West Palm Beach’s main lawn is located between North Clematis Street, South Clematis Street, and North Flagler Drive. The lawn is a key connector between the waterfront and the downtown, but there is opportunity to use the lawn to attract economic development and in so doing better connect the two areas.

The aerial view of West Palm Beach's downtown grid demonstrates the pedestrian friendly nature of the urban core.

Design Competition

About the Design Competition

Shore to Core will select two teams to reimagine how we grow and connect our downtowns and waterfronts using West Palm Beach as a model. The competition looks for forward-looking and innovative ideas that are vibrant and adaptive to changing demographics and economies, changes in sea level, and that can facilitate improved civic wellbeing.

Proposals should offer a flexible master-plan framework that can change over time. The competition asks: How can we reimagine our downtowns to make them more engaging and vibrant? How can cities collect information that informs future adaptation and growth? How can we facilitate social interaction among diverse groups? How can the built environment improve residents’ physical health, mental health, and social capital? Proposals should test new models to support the questions above. Finalist teams will work with partners to further develop these ideas. A winner will be selected to implement the first piece of this project, which will include the redesign of an underutilized garage that should act as a social condenser and an icon for the quickly evolving city.

Key Objectives

The teams’ strategies for physical interventions, programs, and other initiatives should aim to achieve the following:

The Socially Smart City

  • Reimagine how we think about, perceive, interact with, share, and develop information within the city’s downtown and waterfront
  • Create a new framework for the urban core that is flexible and adaptive to changing populations, economies, and sea-levels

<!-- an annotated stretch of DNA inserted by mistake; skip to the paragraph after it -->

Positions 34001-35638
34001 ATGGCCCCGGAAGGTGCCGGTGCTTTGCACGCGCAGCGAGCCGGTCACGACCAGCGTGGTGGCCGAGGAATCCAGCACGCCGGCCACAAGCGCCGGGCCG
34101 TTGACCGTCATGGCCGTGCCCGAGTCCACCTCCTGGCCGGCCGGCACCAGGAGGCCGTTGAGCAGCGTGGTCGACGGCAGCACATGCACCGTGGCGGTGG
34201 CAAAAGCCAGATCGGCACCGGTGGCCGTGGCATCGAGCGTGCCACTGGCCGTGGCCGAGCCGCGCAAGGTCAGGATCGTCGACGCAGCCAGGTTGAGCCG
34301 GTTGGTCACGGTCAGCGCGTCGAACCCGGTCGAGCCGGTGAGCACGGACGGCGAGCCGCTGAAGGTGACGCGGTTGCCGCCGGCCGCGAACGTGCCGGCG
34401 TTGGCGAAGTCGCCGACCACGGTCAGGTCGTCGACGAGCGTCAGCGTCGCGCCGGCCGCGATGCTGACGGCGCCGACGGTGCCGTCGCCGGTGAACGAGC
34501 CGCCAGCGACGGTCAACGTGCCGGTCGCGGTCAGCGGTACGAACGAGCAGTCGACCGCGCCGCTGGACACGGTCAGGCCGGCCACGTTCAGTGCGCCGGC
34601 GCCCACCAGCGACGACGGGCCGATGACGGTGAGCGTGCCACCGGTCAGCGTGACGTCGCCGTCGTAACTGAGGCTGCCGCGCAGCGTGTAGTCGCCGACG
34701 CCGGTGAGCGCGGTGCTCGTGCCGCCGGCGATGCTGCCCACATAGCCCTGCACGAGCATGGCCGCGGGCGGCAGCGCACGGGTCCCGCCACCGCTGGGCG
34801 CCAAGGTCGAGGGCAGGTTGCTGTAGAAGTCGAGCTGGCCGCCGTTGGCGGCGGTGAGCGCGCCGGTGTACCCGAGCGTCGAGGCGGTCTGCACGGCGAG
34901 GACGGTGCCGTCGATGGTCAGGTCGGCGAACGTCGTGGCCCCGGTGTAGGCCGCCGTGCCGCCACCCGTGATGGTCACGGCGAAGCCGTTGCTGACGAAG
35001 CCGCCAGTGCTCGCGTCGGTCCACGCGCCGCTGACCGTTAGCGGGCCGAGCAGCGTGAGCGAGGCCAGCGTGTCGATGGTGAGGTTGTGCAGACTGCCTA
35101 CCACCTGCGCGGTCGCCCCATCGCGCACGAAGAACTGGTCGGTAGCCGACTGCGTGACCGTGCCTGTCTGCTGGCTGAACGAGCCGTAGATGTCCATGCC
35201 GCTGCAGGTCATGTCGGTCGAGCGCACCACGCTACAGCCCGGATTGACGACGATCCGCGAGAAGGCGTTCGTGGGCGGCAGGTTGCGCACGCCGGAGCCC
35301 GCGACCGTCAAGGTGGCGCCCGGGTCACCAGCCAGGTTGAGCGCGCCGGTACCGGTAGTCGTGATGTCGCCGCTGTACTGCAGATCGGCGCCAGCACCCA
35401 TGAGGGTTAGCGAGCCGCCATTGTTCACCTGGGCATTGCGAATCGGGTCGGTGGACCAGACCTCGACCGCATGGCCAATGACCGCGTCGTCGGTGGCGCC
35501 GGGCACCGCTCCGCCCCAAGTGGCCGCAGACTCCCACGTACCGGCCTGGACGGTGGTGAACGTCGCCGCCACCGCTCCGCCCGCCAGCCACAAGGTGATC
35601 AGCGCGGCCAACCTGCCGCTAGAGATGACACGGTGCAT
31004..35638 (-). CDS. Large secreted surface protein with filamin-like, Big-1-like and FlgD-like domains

• Develop an innovative city that supports wellbeing at an individual and community level

Activation, Economic Development, Resiliency and

  • Create a socially and economically vibrant waterfront district, that not only creates a sense of place and improves public safety but activates space in unique and unforeseen ways
  • Develop designs that can adapt as sea levels rise to ensure the sustainability of the vibrant downtown and waterfront district
  • Create connections to the surrounding neighborhoods and populations and develop wayfinding systems within the urban core

Key nodes

  • Create a conceptual framework and designs to redevelop or activate key points along or approaching the water
  • Transform the underutilized Banyan Garage into an icon for the city. The site should be a social condenser and act as a symbol of the city and its emerging presence as an economically vibrant waterfront city
  • Activate and program the alleyways on north and south of the 200 Block of Clematis Street between Narcissus Avenue and Olive Avenue

Finalist 1: Living City Design Lab


West Palm Beach faces complex challenges related to climate variation, the need to equitably provide for a changing population, and for creative and forward-thinking economic development. Inherent in each of these are opportunities. Long-term, the design framework will prioritize equity in access to services and activities, supporting West Palm Beach to leverage its many resources and confront its ecological risks. Short-term, we will focus on design iterations for our research team to test–including augmented virtual simulations, pop-up art and shade mock ups along the waterfront, and pop-up health, education, and community arts in the alleys and Banyan Garage.

Perkins+Will Team: Cesar Garcia-Pons, Associate Principal and Senior Designer; Cassie Branum, Senior Associate and Senior Urban Designer; Janice Barnes, Principal and Global Resiliency Director; Gerry Tierney, Associate Principal; W. Thomas Lavash, Managing Principal, WTL+a

Finalist 2: Open Shore


Considering the great potential of West Palm Beach, the waterfront requires a cross-disciplinary new model that will result in an inspiring and fresh vision with short-term success: the OPEN SHORE. The plan will be developed within a three-pillar based framework: environment, society, and technology. It is a road map that will lead the future neighborhood through flexible, adaptable, and responsive solutions for people’s needs.

OPEN SHORE includes three zones: an Active Shore that transforms the coastal walk into a lively and engaging promenade; the Dynamic and Green Alleys, a network of adjacent streets that introduces landscape and economic reactivation and provides a new vibrant atmosphere; and Banyan Catalyst, an iconic space for social interaction, that will hold all-year-round programming, setting a landmark of global visibility for the city and highlighting West Palm Beach on the map.